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Friday, April 02, 2010 10:43 AM


Jobs Increase by 136,000; Unemployment Rate Holds at 9.7%; BLS Refused To Address My Question On Seasonality; Part-Time Work up by 738,000 in 2 Months


This morning the BLS reported an increase of 136,000 jobs. Headline unemployment was unchanged at 9.7%. Before diving into the numbers let's look at a couple questions from a live Q&A session. The BLS took questions in advance.

Seasonality Question Unanswered

I asked the BLS a question regarding increasing amplitude in seasonal adjustments twice, once early in the day yesterday and once again today right at the beginning of the session. The BLS did not answer it.

The exact question I submitted is in the addendum to BLS Live Question and Answer Session on Friday, April 2nd

The BLS had plenty of time to answer or at least email me. They did neither.

From the live-chat with the BLS here are a few questions they did answer.

From Madeline
: Is there an estimate for how many census workers will be hired for the current census and when those hires will occur? Are these employees full, or part-time? How does the BLS treat these employees? Are they counted as "regular" employees?

Laura Kelter (BLS-CES):
Madeline, thanks for your questions. Current information on the census intermittent worker impact on CES estimates can be found at Census 2010 temporary and intermittent workers and Federal government employment. To be considered employed in the CES survey, workers need to receive pay for any time during their pay period including the 12th of the month. Workers getting paid for just one hour would be considered employed. The CES survey cannot distinguish between full- and part-time workers.

From Bill: Hi. The headline payroll number is seasonally adjusted, and the hiring for the 2010 Census is NSA. How would you suggest adjusting for the 2010 Census hiring to determine the underlying trend (not counting the snow storms!)?

Michele Walker (BLS-CES):
Thanks for your question Bill. There is an adjustment made for the 2010 Census. Before seasonally adjusting the estimates, BLS makes a special modification so that the Census workers do not influence the calculation of the seasonal factors. Specifically, BLS subtracts the Census workers from the not-seasonally adjusted estimates before running seasonal adjustment using X-12. After the estimates have been seasonally adjusted, BLS adds the Census workers to the seasonally adjusted totals. Therefore, to determine the underlying trend of the total nonfarm (TNF) employment estimates (minus the Census workers), simply subtract the Census employment from the seasonally adjusted TNF estimate.

Click here to Replay the Q&A Session.

Census Hiring For 2010

From the Census 2010 temporary and intermittent workers link we see the census added 9,000 in January, 15,000 in February, and 48,000 in March. Thus today's headline number is more like 114,000 instead of the reported 163,000. The total for the year is 72,000.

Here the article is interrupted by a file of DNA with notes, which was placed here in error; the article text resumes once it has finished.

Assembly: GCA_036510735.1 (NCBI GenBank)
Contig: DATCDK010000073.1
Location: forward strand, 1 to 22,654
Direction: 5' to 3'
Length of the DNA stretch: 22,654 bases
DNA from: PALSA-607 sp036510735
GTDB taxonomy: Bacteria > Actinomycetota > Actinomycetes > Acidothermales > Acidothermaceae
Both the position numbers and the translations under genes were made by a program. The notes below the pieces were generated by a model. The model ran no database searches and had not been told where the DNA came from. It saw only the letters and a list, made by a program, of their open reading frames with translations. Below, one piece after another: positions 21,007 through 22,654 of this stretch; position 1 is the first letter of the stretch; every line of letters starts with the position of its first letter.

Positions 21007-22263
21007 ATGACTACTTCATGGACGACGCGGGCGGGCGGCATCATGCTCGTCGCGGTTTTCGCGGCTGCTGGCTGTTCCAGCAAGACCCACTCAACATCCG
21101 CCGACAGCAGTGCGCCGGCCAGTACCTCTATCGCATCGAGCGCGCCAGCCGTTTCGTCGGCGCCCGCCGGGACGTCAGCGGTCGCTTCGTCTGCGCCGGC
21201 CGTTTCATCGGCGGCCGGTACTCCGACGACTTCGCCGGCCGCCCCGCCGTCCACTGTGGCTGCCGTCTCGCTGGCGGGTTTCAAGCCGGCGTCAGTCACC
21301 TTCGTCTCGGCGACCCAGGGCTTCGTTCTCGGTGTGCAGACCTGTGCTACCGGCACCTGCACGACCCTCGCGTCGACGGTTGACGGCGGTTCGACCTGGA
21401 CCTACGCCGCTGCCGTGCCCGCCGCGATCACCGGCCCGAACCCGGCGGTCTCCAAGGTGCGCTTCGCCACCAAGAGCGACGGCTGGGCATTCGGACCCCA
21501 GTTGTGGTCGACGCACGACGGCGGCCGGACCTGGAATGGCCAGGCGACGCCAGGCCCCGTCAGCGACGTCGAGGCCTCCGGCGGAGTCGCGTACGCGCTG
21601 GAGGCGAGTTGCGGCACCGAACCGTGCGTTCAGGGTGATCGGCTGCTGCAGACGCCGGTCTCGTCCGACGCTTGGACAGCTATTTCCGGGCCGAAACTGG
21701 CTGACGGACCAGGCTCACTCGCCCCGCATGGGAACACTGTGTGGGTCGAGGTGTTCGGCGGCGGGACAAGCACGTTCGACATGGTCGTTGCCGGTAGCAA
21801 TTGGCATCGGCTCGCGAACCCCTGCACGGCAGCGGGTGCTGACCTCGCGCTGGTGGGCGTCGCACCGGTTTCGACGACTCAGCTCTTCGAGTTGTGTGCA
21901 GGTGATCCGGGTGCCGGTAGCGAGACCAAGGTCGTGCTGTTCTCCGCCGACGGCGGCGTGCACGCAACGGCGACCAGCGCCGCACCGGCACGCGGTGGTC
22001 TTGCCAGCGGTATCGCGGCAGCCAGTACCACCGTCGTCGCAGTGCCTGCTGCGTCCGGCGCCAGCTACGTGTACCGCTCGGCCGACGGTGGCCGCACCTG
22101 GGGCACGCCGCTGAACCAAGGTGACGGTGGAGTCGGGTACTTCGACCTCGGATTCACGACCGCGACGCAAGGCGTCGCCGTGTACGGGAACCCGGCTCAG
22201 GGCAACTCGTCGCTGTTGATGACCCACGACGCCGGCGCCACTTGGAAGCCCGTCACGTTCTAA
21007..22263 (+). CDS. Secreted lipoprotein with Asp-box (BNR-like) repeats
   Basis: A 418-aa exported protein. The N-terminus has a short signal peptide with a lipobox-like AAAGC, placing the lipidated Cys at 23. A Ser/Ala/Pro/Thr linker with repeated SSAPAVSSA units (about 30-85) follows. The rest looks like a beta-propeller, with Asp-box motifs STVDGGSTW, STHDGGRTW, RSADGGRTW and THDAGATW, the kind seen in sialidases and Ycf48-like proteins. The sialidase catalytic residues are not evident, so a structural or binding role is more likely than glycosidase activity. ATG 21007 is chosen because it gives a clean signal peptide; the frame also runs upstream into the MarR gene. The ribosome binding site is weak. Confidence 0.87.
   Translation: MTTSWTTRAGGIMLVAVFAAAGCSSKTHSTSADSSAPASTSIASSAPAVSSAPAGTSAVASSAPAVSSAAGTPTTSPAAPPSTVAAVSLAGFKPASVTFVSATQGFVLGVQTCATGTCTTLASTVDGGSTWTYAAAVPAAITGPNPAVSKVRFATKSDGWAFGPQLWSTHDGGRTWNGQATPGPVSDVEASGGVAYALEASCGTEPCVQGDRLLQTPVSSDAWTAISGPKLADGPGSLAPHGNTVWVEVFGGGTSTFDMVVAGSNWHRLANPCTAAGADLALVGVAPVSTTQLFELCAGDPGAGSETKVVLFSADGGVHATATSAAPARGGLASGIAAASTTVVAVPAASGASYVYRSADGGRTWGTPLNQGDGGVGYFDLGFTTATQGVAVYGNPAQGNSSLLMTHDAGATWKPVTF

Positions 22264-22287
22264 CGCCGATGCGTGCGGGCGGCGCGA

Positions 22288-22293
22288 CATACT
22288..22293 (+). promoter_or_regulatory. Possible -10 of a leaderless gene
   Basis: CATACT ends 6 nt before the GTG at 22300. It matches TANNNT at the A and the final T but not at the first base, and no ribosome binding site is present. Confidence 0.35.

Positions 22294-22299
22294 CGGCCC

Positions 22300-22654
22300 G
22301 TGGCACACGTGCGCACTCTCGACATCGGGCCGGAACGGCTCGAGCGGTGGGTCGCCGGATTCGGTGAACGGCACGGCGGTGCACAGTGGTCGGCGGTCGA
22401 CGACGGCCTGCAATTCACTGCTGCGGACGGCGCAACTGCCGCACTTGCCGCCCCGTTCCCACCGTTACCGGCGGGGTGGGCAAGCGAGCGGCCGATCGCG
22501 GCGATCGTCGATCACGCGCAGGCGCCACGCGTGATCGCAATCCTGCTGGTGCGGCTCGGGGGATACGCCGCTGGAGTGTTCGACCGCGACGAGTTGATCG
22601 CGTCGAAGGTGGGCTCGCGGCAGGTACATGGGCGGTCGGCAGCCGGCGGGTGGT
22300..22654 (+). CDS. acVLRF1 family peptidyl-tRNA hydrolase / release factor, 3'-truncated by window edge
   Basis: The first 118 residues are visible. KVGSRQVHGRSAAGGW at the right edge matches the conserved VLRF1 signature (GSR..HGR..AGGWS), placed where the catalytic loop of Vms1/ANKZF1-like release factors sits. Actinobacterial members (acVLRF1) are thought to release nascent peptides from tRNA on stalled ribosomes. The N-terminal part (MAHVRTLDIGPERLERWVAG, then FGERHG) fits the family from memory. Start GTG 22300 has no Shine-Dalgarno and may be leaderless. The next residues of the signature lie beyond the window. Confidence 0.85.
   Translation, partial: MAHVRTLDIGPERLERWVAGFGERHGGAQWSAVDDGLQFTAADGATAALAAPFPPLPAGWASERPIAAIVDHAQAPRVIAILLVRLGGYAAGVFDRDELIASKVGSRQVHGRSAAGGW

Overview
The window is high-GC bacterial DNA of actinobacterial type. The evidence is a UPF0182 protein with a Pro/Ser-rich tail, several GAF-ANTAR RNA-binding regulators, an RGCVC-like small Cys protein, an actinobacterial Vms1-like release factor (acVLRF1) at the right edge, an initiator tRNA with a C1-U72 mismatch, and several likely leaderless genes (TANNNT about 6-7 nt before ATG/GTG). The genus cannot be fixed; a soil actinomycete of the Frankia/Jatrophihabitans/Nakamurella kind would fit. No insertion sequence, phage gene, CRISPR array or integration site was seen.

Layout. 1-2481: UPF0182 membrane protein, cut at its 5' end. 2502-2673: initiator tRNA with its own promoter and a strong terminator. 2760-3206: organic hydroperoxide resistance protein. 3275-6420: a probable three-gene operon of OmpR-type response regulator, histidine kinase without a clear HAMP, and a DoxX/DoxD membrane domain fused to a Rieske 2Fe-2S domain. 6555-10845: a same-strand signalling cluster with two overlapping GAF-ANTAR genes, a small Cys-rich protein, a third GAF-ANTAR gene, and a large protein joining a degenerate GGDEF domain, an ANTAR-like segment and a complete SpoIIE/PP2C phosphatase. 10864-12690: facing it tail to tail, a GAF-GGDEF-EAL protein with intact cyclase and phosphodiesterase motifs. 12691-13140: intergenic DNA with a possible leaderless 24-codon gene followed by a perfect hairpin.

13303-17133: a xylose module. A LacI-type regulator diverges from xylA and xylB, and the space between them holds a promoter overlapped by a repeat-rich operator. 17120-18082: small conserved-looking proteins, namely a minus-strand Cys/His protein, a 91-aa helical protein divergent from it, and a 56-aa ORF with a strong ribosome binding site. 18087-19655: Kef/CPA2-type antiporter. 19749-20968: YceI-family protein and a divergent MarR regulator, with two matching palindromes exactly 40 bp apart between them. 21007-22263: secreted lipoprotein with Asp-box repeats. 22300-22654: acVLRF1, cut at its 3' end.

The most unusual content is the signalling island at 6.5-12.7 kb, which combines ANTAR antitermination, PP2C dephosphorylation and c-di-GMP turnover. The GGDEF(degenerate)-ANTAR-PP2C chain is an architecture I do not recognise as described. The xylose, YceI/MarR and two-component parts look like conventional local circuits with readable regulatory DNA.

Compared to expectations, this is a weak number.

March 2010 Report

Please consider the Bureau of Labor Statistics (BLS)March 2010 Employment Report.

Nonfarm payroll employment increased by 162,000 in March, and the unemployment rate held at 9.7 percent, the U.S. Bureau of Labor Statistics reported today. Temporary help services and health care continued to add jobs over the month. Employment in federal government also rose, reflecting the hiring of temporary workers for Census 2010. Employment continued to decline in financial activities and in information..

Unemployment Rate - Seasonally Adjusted



Nonfarm Payroll Employment - Seasonally Adjusted




Since September 2009, temporary help services employment has risen by 313,000.

Establishment Data



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Highlights

  • 162,000 jobs were added
  • 15,000 construction jobs were added
  • 17,000 manufacturing jobs were added
  • 82,000 service providing jobs were added
  • 09,000 retail trade jobs were added
  • 11,000 professional and business services jobs were added
  • 45,000 education and health services jobs were added
  • 22,000 leisure and hospitality jobs were added
  • 39,000 government jobs were added
Professional services contributed 11,000 jobs to the plus side, but 40,000 of them were part-time jobs!

Note: some of the above categories overlap as shown in the preceding chart, so do not attempt to total them up.

Index of Aggregate Weekly Hours

Production and non-supervisory work hours were up two ticks to 33.3 hours but average hourly earnings dropped a couple of cents.

Birth Death Model Revisions 2009



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Birth Death Model Revisions 2010



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Birth/Death Model Revisions

The BLS Birth/Death Model methodology is so screwed and there have been so many revisions and up it is pointless to further comment other than to repeat a few general statements.